ROI for complex, end-to-end process automation may not be as quick. Since there is no single vendor for all cognitive solutions that may be used, banks will need to invest carefully in multiple tools. End-to-end process automation can also take months to implement because of the time required to justify the business case, identify and onboard new tools, and hire skilled staff. Cognitive automation tools often require highly skilled resources and data scientists. Also, cognitive solutions need massive transaction volumes and enough time for the machine to learn so it can provide meaningful insights, which adds to the project’s timeline. Licensing costs for cognitive automation tools are several times that of task-level automation tools.

All of this combines to make the initial investment higher and break-even period longer. That said, if done well, the investment can offer a significant and enduring advantage in terms of cost or customer experience.

  • Vendors jumping on the cognitive bandwagon. With the hype surrounding automation, many startup companies and established vendors are offering automation solutions. Approximately 30 major players already occupy this crowded space – more than double the number three years ago. Established vendors, such as Pegasystems, NICE Systems and Kofax, have incorporated automation into their existing platforms.

Total investment worldwide in automation platforms has increased dramatically. Even though tools are still maturing, and most remain focused on task-level automation, some – such as WorkFusion and UiPath – have defined ambitious roadmaps for their cognitive solutions.

With this fierce competition, tool vendors are trying to differentiate themselves through unique solution features. Banks need to be careful with this because some features, while interesting, may not be a necessary part of the banks’ own automation roadmap, and choosing that solution may create vendor lock-in. We suggest that businesses carefully evaluate the feature roadmaps of various product vendors to assess alignment with their own automation journey and the degree to which they are truly open from an architectural standpoint to enable integration with other tools.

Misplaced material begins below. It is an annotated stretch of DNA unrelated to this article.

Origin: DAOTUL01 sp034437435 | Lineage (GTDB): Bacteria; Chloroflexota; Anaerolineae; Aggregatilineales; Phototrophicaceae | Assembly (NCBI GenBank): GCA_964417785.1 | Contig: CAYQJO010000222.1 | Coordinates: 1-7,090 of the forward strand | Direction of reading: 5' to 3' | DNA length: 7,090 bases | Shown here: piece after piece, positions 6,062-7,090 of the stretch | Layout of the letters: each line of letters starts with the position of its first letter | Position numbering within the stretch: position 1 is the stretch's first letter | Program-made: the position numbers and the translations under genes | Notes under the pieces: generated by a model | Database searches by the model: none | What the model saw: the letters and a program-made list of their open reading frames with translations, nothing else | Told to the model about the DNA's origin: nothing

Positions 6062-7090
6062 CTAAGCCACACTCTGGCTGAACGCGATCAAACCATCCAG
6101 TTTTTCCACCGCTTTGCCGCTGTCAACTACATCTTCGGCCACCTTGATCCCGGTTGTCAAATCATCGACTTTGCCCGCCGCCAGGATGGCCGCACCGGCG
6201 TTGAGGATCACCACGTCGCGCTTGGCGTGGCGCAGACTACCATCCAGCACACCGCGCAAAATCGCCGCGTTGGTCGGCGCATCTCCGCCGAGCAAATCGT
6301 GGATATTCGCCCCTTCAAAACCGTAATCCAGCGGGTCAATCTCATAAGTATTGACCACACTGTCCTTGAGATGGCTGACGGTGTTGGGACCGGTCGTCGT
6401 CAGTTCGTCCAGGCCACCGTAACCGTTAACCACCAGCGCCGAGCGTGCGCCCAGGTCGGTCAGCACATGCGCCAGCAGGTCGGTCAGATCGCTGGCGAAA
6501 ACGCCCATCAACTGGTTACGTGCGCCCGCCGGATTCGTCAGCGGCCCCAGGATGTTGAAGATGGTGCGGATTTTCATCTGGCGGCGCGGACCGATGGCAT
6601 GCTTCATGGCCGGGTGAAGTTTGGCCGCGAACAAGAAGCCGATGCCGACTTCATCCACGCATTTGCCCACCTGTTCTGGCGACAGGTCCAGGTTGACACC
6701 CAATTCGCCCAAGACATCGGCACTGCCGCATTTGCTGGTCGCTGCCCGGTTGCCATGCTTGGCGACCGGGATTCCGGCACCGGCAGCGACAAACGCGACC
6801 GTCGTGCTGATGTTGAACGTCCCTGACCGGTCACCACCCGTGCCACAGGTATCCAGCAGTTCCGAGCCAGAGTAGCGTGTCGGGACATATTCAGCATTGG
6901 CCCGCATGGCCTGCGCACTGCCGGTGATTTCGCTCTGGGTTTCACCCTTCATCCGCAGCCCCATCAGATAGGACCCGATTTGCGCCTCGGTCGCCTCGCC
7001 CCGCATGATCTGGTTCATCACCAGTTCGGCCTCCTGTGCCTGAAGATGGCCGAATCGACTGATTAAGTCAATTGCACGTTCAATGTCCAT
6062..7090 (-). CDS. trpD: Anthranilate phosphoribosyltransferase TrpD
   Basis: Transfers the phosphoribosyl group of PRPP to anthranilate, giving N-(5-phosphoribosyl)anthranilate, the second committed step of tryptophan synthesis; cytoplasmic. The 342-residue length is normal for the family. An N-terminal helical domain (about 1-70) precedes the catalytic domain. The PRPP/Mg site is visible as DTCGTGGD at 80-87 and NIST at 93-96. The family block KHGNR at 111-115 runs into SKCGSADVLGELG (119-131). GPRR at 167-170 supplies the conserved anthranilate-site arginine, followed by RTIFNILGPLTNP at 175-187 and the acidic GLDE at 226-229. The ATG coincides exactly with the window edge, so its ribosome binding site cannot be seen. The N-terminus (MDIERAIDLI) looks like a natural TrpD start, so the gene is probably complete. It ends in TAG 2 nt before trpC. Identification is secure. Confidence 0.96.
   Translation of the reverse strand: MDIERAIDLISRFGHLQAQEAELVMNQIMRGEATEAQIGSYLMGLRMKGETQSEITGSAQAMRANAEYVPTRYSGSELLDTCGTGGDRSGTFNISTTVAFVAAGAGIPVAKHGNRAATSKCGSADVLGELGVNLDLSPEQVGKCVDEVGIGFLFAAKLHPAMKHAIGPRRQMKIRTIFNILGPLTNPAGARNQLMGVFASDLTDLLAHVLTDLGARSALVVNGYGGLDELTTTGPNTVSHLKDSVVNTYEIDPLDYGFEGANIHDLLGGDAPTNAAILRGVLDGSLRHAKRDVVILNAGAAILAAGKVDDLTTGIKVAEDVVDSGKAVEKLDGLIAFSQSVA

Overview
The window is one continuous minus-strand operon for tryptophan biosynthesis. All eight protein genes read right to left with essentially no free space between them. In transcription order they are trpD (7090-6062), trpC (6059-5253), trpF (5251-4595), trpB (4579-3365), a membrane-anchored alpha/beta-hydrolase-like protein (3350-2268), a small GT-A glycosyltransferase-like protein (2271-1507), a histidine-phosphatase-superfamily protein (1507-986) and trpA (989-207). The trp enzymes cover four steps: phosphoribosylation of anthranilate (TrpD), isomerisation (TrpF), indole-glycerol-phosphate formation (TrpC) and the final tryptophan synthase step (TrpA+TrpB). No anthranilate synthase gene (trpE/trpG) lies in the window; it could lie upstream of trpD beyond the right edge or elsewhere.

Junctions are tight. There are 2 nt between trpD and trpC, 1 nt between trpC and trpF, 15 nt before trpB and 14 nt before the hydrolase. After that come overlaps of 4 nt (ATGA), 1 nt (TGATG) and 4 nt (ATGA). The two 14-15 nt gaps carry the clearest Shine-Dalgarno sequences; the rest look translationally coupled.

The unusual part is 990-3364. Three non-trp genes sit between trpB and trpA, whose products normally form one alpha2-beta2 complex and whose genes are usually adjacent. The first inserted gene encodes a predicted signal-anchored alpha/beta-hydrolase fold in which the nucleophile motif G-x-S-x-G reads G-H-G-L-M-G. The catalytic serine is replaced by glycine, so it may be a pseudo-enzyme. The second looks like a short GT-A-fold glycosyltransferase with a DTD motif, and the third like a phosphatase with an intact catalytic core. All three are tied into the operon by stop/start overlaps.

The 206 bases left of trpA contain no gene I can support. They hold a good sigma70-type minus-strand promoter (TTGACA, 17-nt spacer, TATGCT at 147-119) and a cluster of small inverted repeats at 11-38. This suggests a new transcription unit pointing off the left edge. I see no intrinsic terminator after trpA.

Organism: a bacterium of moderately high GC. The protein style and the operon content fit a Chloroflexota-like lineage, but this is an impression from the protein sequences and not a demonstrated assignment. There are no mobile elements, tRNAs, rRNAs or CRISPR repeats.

Depending on their individual automation roadmaps, banks may need to put together different cognitive components themselves since no single platform offers all cognitive capabilities. For example, some of the chatbots and machine learning tools that banks will need for end-to-end automation are available through Amazon, Google and Microsoft platforms. Other tools, such as NLP from Nuance, are not necessarily automation products themselves, but they can play a key role in end-to-end automation by integrating with automation platforms.

Still other vendors choose not to incorporate ML into their automation tools, instead providing integration points for open source cognitive computing solutions, while others, such as WorkFusion, embed cognitive capabilities in their platform to make it possible for operations teams to automate repetitive tasks without help from data scientists. A bank will need to invest in developing the required expertise to evaluate and integrate these options or rely on an integration partner to help achieve the desired outcome.

The Automation Future Is Bright

As banks move along the automation maturity curve, many opportunities for process improvement, cost savings and data-driven insights await them. As they master task-level automation and gauge RPA’s short-term potential, it will be important to keep an eye on the horizon.

In the final installment of this series, we’ll recap the key insights from our first four blogs, which focused on the “seven deadly sins” that can derail RPA adoption (Part 1); “seven virtuous steps” to avoid these deployment pitfalls (Part 2); and where and how banks are adopting automation to maximize ROI (Part 3). Part 5 will also offer additional ideas to help banks take a more holistic and impactful approach to their automation journey going forward.

Sriniketh Chakravarthi, who leads Cognizant’s North American Banking and Financial Services business unit, contributed to this blog.

Makarand Pande

Makarand Pande

Makarand Pande is a Digital Partner at Cognizant, leading the Automation Practice for the company’s North American Banking & Financial Services (BFS)... Read more